Cheques and balances- Key points to know- Business News
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Cheques and balances- Key points to know

Timing and procedure are important while dealing with bounced cheques.

  • January 25, 2016  
  • |  
  • UPDATED   17:09 IST
Cheques and balances
Photo: Rajkumar

In India, cheque bounce cases are the most common financial offences and carry a big penalty for the issuer. But with the government's new norms, there's a bit of relief for victims. Let's look at a few points on cheque-bouncing norms and things to follow that can help you.

New norms for bounced cheques

  • The government has notified the Negotiable Instruments (Amendment) Bill, 2015, which will allow cheque bounce cases at a place where the cheque was presented for clearance and not the place of issue.
  • In the recently concluded winter session, Parliament passed the Negotiable Instrument (Amendment) Bill, 2015.
  • According to the law, a case of bounced cheque can be filed only in a court in whose jurisdiction the bank branch of the payee lies.
  • The new law may help in ensuring a fair trial.
  • The legislation also mandates centralisation of cases against the same drawer.
  • Once a cheque is dishonored, the bank of the drawee gives the banker of the drawer a 'Cheque Return Memo' with reason for the non-payment.
  • Within 30 days of the receipt of the memo, a legal notice is to be sent to the defaulter with all relevant details of the transaction.
  • After the receipt of notice, the drawer of the cheque is bound to make a payment within 30 days of receiving the notice.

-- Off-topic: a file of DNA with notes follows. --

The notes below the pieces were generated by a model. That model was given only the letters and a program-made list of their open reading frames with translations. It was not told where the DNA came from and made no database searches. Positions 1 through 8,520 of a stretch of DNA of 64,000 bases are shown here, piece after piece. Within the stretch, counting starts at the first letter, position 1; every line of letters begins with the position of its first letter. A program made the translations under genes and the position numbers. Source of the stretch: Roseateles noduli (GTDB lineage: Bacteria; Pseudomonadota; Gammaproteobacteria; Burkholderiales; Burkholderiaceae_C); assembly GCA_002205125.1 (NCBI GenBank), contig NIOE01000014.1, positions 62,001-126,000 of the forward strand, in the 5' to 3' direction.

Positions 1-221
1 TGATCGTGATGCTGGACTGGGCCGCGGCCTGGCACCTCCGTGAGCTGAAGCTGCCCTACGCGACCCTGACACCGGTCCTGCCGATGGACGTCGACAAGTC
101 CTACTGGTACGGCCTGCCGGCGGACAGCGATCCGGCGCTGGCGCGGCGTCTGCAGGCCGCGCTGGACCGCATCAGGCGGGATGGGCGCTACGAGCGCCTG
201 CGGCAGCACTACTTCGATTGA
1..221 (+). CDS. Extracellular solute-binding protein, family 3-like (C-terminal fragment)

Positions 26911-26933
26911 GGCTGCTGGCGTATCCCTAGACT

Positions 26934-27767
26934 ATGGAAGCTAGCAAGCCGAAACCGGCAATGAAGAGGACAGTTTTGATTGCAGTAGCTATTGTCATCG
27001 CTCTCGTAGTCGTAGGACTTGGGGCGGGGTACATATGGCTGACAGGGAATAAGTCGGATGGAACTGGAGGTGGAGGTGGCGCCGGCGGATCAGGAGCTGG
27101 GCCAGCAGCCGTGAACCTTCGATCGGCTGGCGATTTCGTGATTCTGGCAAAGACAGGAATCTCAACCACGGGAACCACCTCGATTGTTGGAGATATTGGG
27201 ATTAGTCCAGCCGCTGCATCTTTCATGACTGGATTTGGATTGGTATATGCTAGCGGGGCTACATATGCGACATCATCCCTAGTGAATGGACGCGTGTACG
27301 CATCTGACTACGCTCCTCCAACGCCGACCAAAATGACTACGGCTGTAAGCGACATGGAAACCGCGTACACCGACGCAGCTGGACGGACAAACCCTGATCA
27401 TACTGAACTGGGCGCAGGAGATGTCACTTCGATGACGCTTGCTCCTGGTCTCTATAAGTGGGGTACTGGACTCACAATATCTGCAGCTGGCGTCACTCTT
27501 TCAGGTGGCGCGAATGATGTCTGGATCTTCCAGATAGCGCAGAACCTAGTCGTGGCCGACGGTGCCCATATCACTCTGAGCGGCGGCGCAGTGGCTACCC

• In the event of failure to do so, the drawee of the cheque can file a criminal complaint at a magistrate's court within a period of 30 days of the expiry of the notice period.

Key points to know about cheques
  • Dishonour of cheque is a criminal offence under the Indian Penal Code as well as the Indian Negotiable Instruments Act.
  • Under Sec 417 and 420 of IPC 1960: the drawer of the cheque can be prosecuted and appropriate punishment may be handed out.
  • To apply Sec 417 and 420 of the IPC, a case of cheating has to be proven.
  • A criminal liability can be established under Section 138 of Negotiable Instruments Act, 1881 too.
  • Under Sec 138, the drawer of a dishonoured cheque may be jailed for 2 years or fined double the amount of the cheque or both.
  • There should always be a minimum balance in your account even after the cheque is encashed.
  • One has to pay heavy penalty due to insufficient funds by the respective banks of the defaulter and the payee.
  • Under RBI guidelines, a bank can stop issuing cheque book facility to a customer who repeats a bounce offence more than four times; valued at over Rs 1 crore .
  • A bounced cheque affects your CIBIL score.